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Brussels, 05/04/2013 (Agence Europe) - According to a report published by the European Commission on Friday 5 April, women are still under-represented in European research, but the number of women researchers is, however, on the increase.

The report, called She Figures, shows that women account for 33% of researches in the European Union and only 20% of full professorships. Only 15.5% of the heads of higher education are women.

EU Research Commissioner Máire Geoghegan-Quinn regrets the fact that women are in the minority in research, describing the glass ceiling as a serious injustice and a scandalous waste of talent. The Commission wants to promote sexual equality in European research programmes and ensure a profound change in the deeply rooted institutional culture, she explains.

The report shows that women account for 40% of all research jobs in higher education, 40% in the civil service and 19% in companies. Although the proportion of women is going up in all three areas faster than men (rising by 5.1% a year from 2002 to 2009 compared with 3.3% for men), women researchers still have a battle on their hands if they want decision-making jobs because there are two men for every woman on the boards of scientific and administrative councils in Europe.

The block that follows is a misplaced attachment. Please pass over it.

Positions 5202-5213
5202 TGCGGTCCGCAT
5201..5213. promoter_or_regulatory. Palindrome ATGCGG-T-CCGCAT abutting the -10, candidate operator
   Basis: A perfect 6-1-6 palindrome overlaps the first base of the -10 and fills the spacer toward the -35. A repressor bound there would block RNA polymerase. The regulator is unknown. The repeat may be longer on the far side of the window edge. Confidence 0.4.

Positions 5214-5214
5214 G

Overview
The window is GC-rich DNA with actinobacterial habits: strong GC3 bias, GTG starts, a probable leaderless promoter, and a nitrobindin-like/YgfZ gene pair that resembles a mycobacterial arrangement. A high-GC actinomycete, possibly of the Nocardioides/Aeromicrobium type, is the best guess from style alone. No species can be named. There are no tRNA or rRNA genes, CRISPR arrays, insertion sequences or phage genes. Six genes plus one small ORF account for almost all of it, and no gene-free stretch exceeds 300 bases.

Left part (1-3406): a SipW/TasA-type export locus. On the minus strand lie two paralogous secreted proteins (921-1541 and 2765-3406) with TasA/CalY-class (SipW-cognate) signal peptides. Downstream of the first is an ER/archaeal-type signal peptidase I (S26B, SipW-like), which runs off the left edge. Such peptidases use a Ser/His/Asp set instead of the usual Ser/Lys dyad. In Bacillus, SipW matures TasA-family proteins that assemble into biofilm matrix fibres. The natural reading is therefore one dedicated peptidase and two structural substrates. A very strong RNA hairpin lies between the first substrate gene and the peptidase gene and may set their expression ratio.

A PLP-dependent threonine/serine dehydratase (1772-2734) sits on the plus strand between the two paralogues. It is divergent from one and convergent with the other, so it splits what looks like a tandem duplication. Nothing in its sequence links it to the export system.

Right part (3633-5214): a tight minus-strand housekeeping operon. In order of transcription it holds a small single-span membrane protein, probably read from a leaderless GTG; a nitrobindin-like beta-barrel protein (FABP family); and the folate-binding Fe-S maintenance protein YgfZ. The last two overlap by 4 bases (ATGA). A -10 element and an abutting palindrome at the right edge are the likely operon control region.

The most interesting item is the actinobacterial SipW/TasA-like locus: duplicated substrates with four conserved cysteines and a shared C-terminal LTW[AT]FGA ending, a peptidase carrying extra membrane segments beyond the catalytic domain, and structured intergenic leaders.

In 2010, women students (55%) and women graduates (59%) outnumbered their male counterparts, but there were more men than women when it came to doctoral students and doctorates (women representing 49% and 46% respectively). In academic careers, women account for 44% of researchers with a doctorate at the first stage of their careers, while only accounting for 20% of top academic jobs. This under-representation is particularly severe in science and engineering.

The report was prepared by the European Commission (Directorate-General for Research and Innovation and Eurostat) and the statistics representatives of the Helsinki Group of Women in Science: